Joe Goldberg is quite possibly the most normal yet most intriguing serial killer I have yet to find in fiction. He’s the manager of a bookstore and when not being exasperated by the general population of New York City, is on the hunt for love. He thought he found it with Guinevere but four dead bodies later (including hers) that clearly isn’t the case. But he’s found love with Amy and everything is going splendidly, at least until she disappears with his rare-book collection. And his heart. But Joe is able to set his heartbreak aside and sets his focus on revenge instead. And that’s how he finds himself in sunny Los Angeles.
What I loved most about Joe is how hilarious and charismatic he was.. for a psychopath. We’re given a front row viewing at how his mind works and while it was, of course, a terrifying place to be, he still managed to garner your sympathy shockingly enough. His diatribes of people and the ridiculous shit they do were the absolute best and I was looking forward to his outlook on the insipid masses that populate Los Angeles. But then we reach about the midway point, while he’s still rambling on about ridiculous people, I slowly realize that he’s becoming just like them. Joe’s original charisma, his appeal as a captivating fictional character? Missing in action. He arrived in California to completely lose sight of the purpose for his presence there in the first place.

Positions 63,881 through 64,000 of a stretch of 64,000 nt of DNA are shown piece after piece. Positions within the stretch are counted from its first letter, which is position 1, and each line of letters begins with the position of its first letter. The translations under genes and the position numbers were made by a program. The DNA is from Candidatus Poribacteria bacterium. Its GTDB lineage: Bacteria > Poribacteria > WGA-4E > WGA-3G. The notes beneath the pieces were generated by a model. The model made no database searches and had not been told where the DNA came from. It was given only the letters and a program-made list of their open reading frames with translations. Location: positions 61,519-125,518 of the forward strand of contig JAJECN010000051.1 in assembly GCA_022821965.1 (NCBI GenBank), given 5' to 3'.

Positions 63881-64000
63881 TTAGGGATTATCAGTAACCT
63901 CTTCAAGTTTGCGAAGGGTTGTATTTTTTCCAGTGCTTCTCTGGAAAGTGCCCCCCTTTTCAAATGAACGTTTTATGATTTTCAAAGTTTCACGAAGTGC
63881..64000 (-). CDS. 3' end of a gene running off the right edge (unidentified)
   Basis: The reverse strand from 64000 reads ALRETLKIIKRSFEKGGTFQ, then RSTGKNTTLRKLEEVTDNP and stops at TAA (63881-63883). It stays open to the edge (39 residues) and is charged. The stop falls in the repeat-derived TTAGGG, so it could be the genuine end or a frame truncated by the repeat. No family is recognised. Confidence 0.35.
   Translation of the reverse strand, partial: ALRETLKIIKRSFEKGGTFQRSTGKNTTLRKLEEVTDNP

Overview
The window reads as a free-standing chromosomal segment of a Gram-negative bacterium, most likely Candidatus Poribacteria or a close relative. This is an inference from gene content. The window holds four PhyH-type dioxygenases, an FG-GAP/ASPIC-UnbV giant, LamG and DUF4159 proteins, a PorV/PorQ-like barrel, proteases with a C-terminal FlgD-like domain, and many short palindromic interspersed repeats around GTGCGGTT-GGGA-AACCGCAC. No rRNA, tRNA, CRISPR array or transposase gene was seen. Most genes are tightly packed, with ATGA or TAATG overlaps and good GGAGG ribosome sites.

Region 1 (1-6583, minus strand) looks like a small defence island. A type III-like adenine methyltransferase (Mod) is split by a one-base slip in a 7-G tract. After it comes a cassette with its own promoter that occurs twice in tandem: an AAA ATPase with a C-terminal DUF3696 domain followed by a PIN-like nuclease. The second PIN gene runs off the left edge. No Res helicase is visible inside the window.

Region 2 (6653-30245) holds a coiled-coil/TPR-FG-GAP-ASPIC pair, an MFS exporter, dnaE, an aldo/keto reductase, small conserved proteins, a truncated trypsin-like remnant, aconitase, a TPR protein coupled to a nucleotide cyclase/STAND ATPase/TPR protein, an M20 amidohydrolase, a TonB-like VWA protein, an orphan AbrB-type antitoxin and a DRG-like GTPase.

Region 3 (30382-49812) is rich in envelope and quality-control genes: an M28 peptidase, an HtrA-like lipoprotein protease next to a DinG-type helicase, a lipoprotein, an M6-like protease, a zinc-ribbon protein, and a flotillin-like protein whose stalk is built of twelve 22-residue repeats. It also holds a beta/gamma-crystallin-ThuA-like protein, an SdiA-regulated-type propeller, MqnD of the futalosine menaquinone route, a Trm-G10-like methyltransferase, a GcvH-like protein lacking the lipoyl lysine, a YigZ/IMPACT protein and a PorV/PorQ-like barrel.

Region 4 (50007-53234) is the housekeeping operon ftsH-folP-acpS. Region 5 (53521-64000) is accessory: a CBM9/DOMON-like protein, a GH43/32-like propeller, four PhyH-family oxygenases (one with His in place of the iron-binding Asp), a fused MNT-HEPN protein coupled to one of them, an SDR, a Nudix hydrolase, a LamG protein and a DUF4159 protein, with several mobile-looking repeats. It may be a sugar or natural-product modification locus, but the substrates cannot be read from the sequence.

While it could be said that Joe’s actions were the same as they were in You, all in a misguided attempt to find and keep love (literally and figuratively, he begins dating a girl in LA that’s actually named Love), it felt far more sporadic and sloppy this time around. Joe was constantly finding himself in the cross-hairs of danger and the majority of it all seemed superfluous and much like how I’d expect it’d feel watching a train wreck.
Suffice it to say, I felt You was a complete story that could (and should) have been left as is. It reminded me a lot of a more modern version of The Collector, with an incredibly entertaining character stylishly rocking a complete lack of morals. I just didn’t enjoy the evolution of Joe’s character or the direction of the plot in Hidden Bodies and it made for a most tedious read. Others have loved this as much as You, so there’s good news for that crowd: there will definitely be a third Joe Goldberg book. I’ll be sitting over here waiting anxiously for Kepnes to create something new because I’m calling it quits with Joe.
More than twenty years ago, Claire and Lydia’s teenaged sister Julia vanished without a trace. The two women have not spoken since, and now their lives could not be more different. Claire is the glamorous trophy wife of an Atlanta millionaire. Lydia, a single mother, dates an ex-con and struggles to make ends meet. But neither has recovered from the horror and heartbreak of their shared loss—a devastating wound that’s cruelly ripped open when Claire’s husband is killed.